Travelling by yourself can be a truly liberating experience, but if it’s something you’re not used to, it can seem rather daunting too. Whether you’re heading off to explore big cities and culture or just looking to relax on a remote island, we’ve got some useful tips to ensure your trip goes as smoothly as possible.
Before you go, be sure to give a detailed travel plan to a friend or family member so that they have a record of where you are at all times. This ‘just-in-case’ contingency is not only a useful back-up should you misplace important travel documents, but it will reduce the worry should loved ones need to contact you.
Not only does technology allow you to instantly book travel, but it gives you access to reviews, makes it easy to keep in touch with family back home and provides an efficient way to store itineraries and travel documents. The tech savvy who are in-the-know invest in an all-in-one iPad or other tablet for portable convenience. You can even store books and music on it, take photos, and most importantly browse the web and check emails.
If you’re taking medication, make sure that you have a supply to last you through the trip. Just as importantly, always pack any medications in your carry-on luggage. Medication should never be packed in your checked luggage. While it’s rare, checked bags can go missing or arrive late, so it's best to be prepared and always have such important items kept close by and accessible at all times.
You’ll find when travelling that there are lots of single people who are also enjoying a solo adventure. An organised tour is the perfect way to enjoy a shared experience. There are plenty of tours aimed at over-50 travellers, so it's easy to find and be with like-minded travellers. If you’re open to sharing organised accommodation along the way, it can bring the trip’s cost down too.
It should go without saying, but many inexperienced travellers forget about travel insurance. In case of illness, injury or theft, knowing that your expenses will be covered in the rare event of a mishap will go a long way towards making your trip a worry-free experience. The peace of mind that comes with insurance more than makes up for the one-time cost.
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Let’s face it - unless you’re a teenager, jet-lag can get the best of even the most experienced traveller. Unfortunately, it’s a reality that must be confronted when heading to a far-off destination. But there are steps you can take to help minimise the discomfort. Try to book the most direct flight to save time. Also, make sure you drink plenty of water and move around as much as possible while in the air. If possible, exercise the day before the flight to help avoid stiffness and do stretches while seated. Most importantly, sleep whenever you can during the long trip.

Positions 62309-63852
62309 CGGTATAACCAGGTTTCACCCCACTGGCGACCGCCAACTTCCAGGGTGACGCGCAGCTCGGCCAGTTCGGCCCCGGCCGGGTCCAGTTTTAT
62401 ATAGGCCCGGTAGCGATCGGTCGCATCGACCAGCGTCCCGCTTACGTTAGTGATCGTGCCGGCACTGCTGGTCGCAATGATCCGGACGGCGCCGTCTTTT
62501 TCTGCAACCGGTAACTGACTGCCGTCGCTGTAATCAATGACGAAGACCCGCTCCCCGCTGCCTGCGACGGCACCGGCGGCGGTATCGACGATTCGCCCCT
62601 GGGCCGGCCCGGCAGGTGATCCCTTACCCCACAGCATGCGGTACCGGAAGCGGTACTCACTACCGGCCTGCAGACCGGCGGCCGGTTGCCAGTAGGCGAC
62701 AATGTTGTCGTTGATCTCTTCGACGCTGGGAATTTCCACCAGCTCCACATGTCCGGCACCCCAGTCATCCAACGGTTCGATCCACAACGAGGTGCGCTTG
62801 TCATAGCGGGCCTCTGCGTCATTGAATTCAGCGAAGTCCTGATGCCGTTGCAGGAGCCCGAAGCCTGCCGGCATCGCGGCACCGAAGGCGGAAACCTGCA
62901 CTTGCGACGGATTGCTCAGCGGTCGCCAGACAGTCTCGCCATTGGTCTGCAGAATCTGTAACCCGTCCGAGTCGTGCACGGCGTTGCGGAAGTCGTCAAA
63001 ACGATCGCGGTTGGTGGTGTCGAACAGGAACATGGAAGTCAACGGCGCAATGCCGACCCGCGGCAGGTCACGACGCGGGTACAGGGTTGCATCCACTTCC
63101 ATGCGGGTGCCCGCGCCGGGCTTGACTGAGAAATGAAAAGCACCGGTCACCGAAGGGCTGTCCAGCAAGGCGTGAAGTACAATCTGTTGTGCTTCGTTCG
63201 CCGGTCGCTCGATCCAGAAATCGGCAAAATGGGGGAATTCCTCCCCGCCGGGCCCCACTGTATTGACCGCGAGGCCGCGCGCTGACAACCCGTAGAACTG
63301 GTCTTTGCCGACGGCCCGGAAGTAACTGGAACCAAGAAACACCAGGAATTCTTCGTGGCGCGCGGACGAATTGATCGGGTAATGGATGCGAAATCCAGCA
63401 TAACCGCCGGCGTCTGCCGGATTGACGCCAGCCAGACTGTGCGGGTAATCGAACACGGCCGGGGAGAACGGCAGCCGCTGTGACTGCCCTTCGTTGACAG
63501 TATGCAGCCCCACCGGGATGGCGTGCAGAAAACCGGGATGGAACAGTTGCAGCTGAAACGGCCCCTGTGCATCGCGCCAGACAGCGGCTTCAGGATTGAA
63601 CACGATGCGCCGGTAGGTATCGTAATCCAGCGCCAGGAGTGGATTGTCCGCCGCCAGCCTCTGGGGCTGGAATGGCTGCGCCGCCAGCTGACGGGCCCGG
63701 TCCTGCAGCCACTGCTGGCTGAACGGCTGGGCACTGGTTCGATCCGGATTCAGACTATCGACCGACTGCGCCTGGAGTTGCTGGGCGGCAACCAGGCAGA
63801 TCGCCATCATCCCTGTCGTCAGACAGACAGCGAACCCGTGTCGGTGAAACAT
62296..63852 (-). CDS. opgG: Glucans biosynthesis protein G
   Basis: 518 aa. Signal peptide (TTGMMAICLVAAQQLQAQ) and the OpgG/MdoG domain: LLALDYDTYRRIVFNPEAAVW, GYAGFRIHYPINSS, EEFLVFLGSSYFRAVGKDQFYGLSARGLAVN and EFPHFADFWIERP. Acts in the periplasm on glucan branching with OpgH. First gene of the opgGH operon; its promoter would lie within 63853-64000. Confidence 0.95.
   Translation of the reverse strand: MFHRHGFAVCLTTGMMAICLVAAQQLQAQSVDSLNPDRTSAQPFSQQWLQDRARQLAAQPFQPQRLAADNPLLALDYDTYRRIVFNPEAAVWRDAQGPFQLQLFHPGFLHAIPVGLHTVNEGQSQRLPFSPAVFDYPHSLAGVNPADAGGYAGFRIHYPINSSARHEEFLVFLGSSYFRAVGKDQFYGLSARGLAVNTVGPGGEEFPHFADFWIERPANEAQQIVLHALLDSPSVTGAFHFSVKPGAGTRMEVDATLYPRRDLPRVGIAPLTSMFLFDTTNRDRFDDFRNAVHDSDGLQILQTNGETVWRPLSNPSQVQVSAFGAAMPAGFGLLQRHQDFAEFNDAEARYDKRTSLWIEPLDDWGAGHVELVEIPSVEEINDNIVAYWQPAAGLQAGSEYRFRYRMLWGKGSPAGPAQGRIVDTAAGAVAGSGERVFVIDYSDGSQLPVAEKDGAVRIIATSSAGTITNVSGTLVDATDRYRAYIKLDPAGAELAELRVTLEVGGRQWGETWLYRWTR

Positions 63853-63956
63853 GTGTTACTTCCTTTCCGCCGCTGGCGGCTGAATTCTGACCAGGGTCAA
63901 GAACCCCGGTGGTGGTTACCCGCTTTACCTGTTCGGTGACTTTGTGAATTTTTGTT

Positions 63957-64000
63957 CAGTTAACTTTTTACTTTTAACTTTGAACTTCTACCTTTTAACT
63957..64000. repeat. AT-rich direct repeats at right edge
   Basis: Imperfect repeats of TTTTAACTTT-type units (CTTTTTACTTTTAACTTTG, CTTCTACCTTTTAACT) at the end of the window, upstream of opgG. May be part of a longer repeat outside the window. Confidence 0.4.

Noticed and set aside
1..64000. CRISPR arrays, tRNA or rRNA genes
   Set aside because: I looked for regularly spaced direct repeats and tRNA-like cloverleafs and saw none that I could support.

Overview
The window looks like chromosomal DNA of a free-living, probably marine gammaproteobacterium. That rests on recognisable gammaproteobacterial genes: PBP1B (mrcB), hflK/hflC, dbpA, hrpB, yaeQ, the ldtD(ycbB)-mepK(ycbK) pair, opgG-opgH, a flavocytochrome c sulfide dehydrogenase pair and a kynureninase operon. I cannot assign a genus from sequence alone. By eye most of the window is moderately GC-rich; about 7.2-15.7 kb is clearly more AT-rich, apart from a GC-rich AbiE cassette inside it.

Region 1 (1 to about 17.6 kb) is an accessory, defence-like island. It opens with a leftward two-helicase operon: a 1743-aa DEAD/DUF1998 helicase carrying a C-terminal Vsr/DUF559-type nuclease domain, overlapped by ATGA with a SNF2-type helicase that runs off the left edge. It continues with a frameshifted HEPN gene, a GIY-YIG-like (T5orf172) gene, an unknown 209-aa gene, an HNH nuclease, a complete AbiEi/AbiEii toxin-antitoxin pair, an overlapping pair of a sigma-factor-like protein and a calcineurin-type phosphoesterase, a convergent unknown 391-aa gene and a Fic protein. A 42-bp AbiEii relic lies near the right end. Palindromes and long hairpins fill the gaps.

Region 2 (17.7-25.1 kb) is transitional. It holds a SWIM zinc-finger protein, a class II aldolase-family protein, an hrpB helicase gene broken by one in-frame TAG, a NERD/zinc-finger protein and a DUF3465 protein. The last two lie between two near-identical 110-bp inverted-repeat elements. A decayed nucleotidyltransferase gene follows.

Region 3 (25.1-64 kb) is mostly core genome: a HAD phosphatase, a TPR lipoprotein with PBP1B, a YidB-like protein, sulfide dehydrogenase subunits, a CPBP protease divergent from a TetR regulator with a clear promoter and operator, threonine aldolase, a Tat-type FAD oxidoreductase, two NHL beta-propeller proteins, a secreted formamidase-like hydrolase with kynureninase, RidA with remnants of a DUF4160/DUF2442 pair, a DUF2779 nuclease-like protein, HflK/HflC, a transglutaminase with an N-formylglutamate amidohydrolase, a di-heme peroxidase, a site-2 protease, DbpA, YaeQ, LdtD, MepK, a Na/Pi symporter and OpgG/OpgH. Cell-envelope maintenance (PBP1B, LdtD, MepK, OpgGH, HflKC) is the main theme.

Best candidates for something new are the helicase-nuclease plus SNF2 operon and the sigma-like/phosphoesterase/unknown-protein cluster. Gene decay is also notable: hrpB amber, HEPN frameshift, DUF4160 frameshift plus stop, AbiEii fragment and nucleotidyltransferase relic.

Choosing a guesthouse or B&B style accommodation often results in a more personalised experience. Larger hotels, while perfectly suitable, usually don’t provide the comradery that solo travellers might find in the smaller, more private setting. This is just another way to get that ‘at home feel’ when travelling alone.
It’s easy to fall into a routine. Without someone to push you along, we tend to not venture too far outside our comfort zone. The beauty of travel though is learning new things and trying something different. Commit to trying at least one new thing in each place you visit - whether it’s scuba diving, a cooking class or just going on a guided tour. The thrill of getting out and trying something new is an experience to remember.
Take a book, an iPad or a travel journal so you won’t feel self-conscious when eating out alone. Before you know it, you’ll relish the independence of a solo dining experience!
As the saying goes, ‘if you bag it, you drag it’. There won’t always be someone around to assist you with your bags, so consider how you’ll cope on the road with the amount of luggage you have. Make sure you pack only what you need, because heavy bags can ruin an otherwise relaxing trip. Invest in good quality, lightweight roller suitcases that are easily manoeuvrable. If possible, stick to one carry-on bag for the airplane cabin, and one checked suitcase.
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